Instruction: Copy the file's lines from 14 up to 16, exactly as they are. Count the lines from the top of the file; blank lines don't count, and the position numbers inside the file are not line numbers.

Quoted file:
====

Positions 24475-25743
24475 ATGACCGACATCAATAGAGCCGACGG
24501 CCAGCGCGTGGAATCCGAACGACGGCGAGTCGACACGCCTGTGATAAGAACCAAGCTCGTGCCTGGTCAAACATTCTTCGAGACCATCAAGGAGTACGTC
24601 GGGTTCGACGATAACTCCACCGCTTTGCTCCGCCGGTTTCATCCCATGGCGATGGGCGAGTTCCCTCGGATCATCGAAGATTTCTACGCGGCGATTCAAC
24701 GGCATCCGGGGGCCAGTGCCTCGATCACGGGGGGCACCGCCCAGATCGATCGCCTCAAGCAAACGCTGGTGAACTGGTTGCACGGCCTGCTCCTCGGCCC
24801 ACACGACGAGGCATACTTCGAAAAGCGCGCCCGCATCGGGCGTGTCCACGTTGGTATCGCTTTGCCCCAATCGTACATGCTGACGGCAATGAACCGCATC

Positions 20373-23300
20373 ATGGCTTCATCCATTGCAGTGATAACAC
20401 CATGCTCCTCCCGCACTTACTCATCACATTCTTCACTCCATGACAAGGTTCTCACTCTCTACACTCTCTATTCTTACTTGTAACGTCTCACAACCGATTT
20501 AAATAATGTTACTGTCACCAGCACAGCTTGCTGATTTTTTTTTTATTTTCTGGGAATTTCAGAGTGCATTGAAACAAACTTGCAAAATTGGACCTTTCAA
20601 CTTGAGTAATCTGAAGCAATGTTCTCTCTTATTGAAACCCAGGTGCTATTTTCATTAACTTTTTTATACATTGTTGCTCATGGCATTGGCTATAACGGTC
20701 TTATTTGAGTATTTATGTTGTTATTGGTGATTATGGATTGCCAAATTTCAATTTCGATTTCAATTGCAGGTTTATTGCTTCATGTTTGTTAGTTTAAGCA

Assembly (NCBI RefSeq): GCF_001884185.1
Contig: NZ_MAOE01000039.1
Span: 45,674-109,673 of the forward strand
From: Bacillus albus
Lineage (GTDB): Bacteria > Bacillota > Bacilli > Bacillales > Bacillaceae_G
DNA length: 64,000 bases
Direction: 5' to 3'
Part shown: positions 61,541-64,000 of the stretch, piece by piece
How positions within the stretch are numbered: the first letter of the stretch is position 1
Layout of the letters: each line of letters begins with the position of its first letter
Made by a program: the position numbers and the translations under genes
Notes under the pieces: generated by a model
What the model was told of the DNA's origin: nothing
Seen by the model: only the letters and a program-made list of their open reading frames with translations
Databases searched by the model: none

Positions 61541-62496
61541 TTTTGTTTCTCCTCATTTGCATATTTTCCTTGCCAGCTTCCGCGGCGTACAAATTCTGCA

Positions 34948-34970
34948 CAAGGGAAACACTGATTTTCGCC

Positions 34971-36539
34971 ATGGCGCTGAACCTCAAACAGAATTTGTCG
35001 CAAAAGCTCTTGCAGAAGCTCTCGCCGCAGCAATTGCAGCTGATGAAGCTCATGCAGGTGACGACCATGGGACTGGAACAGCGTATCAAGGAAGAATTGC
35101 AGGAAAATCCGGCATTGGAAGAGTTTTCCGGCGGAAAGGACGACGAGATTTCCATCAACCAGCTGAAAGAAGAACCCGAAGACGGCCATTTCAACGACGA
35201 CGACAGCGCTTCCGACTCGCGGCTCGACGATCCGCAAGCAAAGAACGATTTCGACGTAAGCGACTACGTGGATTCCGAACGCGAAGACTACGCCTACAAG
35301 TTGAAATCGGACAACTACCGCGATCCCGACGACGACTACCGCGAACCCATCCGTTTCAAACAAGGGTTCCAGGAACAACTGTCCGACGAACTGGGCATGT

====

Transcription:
Contig: NZ_MAOE01000039.1
Span: 45,674-109,673 of the forward strand
From: Bacillus albus